BAYSIDE, the NYC-based rock band whose most recent album, Cult, debuted in the Top 25 on Billboard’s Album Chart, return with their seventh album, Vacancy, on Aug. 19 via Hopeless Records/Unified. Pre-orders are available now via http://smarturl.it/BaysidePreorder.
Where Bayside’s last album, Cult, dealt with singer/guitar player Anthony Raneri’s move to Nashville, his recent marriage and impending fatherhood, Vacancy tells the story of the dissolution of his marriage and finding himself alone in the city that was meant to be his new home. “The hotel on the album cover reflects the feelings I had while working on Vacancy,” explains Raneri. “Writing this album, I felt as if everything was uncertain, I could move back to New York, buy a house in Nashville… I just didn’t know what was going to come next. I felt very isolated and as if everything in my life was temporary at that moment.”
In the two plus years since the release of Cult, not only had Raneri moved to Nashville, but guitar player Jack O’Shea also made his way to Music City, while drummer Chris Guglielmo moved to Orange County, Calif. leaving only bass player Nick Ghanbarian in New York. For the first time in the band’s sixteen-year history, they worked on music remotely, trading demos via email. A difficult process, the geographical hurdles forced them to take a new approaching to writing and recording, with the band electing to live together during their five-week Nashville recording session. “It definitely changed the process,” said Raneri. “Ironically, even with the new constraints, we created our most complex and highly ambitious record.”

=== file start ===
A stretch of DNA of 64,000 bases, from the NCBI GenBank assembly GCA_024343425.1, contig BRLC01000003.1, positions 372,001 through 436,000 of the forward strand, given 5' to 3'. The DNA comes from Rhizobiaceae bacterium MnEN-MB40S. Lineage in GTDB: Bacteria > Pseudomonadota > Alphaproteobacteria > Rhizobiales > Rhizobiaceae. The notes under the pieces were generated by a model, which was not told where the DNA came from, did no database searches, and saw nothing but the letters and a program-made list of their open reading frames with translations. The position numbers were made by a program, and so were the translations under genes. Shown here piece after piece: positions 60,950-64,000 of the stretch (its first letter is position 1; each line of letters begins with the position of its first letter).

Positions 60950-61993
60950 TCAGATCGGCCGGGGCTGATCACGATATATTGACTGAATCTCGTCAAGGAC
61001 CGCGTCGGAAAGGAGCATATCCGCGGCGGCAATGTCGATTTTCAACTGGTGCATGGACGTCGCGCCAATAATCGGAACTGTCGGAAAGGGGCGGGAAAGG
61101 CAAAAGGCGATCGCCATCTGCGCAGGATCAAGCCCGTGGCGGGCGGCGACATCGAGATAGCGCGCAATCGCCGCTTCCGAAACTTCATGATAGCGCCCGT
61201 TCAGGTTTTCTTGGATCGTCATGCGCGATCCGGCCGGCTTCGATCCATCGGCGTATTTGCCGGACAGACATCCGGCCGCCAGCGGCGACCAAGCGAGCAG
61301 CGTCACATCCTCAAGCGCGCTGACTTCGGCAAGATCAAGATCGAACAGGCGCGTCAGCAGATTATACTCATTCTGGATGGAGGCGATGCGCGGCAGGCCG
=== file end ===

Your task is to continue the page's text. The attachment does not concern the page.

Tim O’Heir (Sebadoh, Say Anything) handled production for Vacancy, a perfect match for the band whose affinity for musicals has been an influence on their often-idiosyncratic song structure. “There’s always been a tinge of show tunes in Bayside’s music,” adds Raneri. “Our music has always been whimsical, it’s never followed the verse, chorus, bridge format – we often have several key changes and odd time structures; lots of things you only really hear in musicals and where in the past we’d have a pop guy help us reel that in, Tim, who was nominated for a TONY for “Hedwig and the Angry Inch,” was someone who got the weird shit we do and has an affinity for the dramatic, whimsical side of the band.”